Regardless of the finale, “Parks and Recreation” already has a happy ending

Tonight's season finale isn't the series finale, but it might as well be

Topics: TV, Parks and Recreation, NBC, season finale,

Regardless of the finale, "Parks and Recreation" already has a happy endingAdam Scott and Amy Poehler in "Parks and Recreation" (Credit: NBC/Byron Cohen)

I love romantic comedies. And over the last five years “Parks & Recreation” has evolved from a mildly amusing “Office” knockoff into a very satisfying – if protracted – workplace rom-com. Anyone who knows the genre knows that, pretty much without exception, romantic comedies end with a happy couple. “Parks and Rec” has certainly achieved that, bringing together disparately fussy co-workers Leslie Knope (Amy Poehler) and Ben Wyatt (Adam Scott) through enough quirky courtship and confounding “will they/won’t they,” “can they/can’t they” trials to soften even the staunchest “When Harry Met Sally” purist. More than simply finding love, Leslie – unquestionably the show’s protagonist – has strategized and scrapbooked her way to a successful career, fulfilling friendships, and, as of last week, a family. If we accept that the modern-day, workplace rom-com is one in which, yes, our heroine can have it all, then Leslie Knope’s journey is complete, and tonight’s season finale should probably be the show’s last. I write this knowing full well that “Parks and Rec” has already been renewed for a seventh season. But, hey, that’s just how network television works: If there is money to be made, the show must go on.

In an interview with “Entertainment Weekly,” “Parks” executive producer Michael Schur told the outlet that tomorrow’s finale was conceived before the show had been picked up. Following the renewal, the creators rejiggered the episode and planted the seeds for a seventh season. But the show had been winding down to a reasonable conclusion since, at least, midseason. I’d argue that, other than to supply the more sentimental  viewers with traditional series-end goodbye moments, the one-hour finale episode isn’t even necessary.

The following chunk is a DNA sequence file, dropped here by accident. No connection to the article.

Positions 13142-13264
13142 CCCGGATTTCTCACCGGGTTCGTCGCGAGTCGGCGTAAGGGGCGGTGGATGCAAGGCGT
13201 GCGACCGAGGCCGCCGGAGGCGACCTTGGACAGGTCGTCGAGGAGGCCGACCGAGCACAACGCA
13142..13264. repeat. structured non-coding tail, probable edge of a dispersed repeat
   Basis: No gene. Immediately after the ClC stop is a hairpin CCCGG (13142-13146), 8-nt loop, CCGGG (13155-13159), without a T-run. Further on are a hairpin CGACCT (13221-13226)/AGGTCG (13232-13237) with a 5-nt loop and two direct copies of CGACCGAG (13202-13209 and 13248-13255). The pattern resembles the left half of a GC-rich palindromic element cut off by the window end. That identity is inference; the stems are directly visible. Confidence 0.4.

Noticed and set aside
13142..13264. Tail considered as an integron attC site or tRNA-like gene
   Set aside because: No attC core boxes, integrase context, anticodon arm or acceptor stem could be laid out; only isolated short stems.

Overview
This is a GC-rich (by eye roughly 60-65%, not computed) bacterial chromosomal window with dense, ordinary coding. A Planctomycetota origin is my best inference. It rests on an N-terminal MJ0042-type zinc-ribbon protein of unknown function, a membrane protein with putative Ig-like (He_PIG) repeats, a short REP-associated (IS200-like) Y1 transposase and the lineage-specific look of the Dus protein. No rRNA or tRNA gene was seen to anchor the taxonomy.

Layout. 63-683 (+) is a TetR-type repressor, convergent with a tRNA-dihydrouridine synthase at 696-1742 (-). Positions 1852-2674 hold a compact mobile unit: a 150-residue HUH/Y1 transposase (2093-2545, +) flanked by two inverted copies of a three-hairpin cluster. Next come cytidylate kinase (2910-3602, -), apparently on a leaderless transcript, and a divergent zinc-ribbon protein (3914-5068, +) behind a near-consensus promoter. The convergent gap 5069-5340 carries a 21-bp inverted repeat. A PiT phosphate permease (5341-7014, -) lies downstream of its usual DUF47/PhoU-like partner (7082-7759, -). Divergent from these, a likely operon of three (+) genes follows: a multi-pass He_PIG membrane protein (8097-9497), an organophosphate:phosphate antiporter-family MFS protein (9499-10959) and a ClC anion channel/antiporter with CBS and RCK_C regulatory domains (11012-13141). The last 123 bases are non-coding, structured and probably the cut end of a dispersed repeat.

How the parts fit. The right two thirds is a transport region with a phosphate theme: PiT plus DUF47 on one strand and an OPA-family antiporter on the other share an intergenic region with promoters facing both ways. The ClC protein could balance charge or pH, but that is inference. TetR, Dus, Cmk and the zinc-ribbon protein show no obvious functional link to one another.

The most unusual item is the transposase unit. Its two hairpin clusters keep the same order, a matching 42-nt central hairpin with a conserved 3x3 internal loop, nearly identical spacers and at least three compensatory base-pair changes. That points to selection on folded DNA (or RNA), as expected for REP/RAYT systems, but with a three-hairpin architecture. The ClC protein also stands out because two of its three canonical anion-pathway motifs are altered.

No romantic comedy is complete without sidekicks – sounding boards for the pining of the romantic leads. But by the time actors Rashida Jones and Rob Lowe were ready to move on to other jobs, Leslie and Ben had become such a blissfully stable and self-sufficient couple that their best buds, Anne and Chris, could be written off the show without much of a snag in their security net. The rest of this once-mighty ensemble’s individual character arcs were clearly being tied up as well.



Despite her petulant façade, April Ludgate had become a functional, if not enthusiastic, member of local government. Her husband, Andy, always and forever a dolt, is safe under her and Ron Swanson’s protection. Ron and Ben’s alternating tutelage has also helped Tom Haverford transform from a hapless wannabe to an actual businessman with legitimate prospects for success. Ron, himself, has grown from an intractable curmudgeon into a doting family man who doles out advice and assistance as easily as Duke Silver does eargasms. It is so obviously a show’s over moment when, during the penultimate episode, “One in 8,000,” Donna Meagle (Retta) calls Ron out on his maturation after he counsels his notorious profligate co-worker to avoid so much “drama.” She literally sums up his entire trajectory.

None of this is meant as a denouncement of “Parks and Rec.” Though uneven at times — especially in the beginning — the show has been consistently funny for more years than most contemporary sitcoms. But it seems to have reached its natural conclusion. And, by writing a sixth season with such warm finality, the show’s creators have conceded this. Could we spend another season watching Leslie agonize over her new job, or April resist the call of service, or Tom open his restaurant, or Donna settle down, or Ron build more furniture? Probably. But it will most likely not feel fresh. We have seen these events and their concurrent pitfalls happen before to different characters at different times. The only real difference is that, now, we have been assured that all will be OK. Even the discovery that Leslie is pregnant with triplets does not herald much of a tremendous hiccup.

It is not in “Parks and Rec’s” DNA to dip to the melancholy level that “The Office” did once Jim and Pam began to experience marital and parenting troubles. Leslie is pregnant now, but Leslie and Ben will almost certainly be wonderful parents – whether that will be narratively compelling or not remains to be seen. Leslie assures Ben of this in “One in 8,000” after ticking off a list of their many shared travails over the years. “All of it has just been preparation for this,” she says, looking up into his eyes and holding his hands in hers, “I am immune to stress because I have you.” Had they followed up with a deep, passionate kiss, the credits could have rolled right there.

(The season finale of “Parks and Recreation” airs tonight on NBC.)

Neil Drumming

Neil Drumming is a staff writer for Salon. Follow him on Twitter @Neil_Salon.

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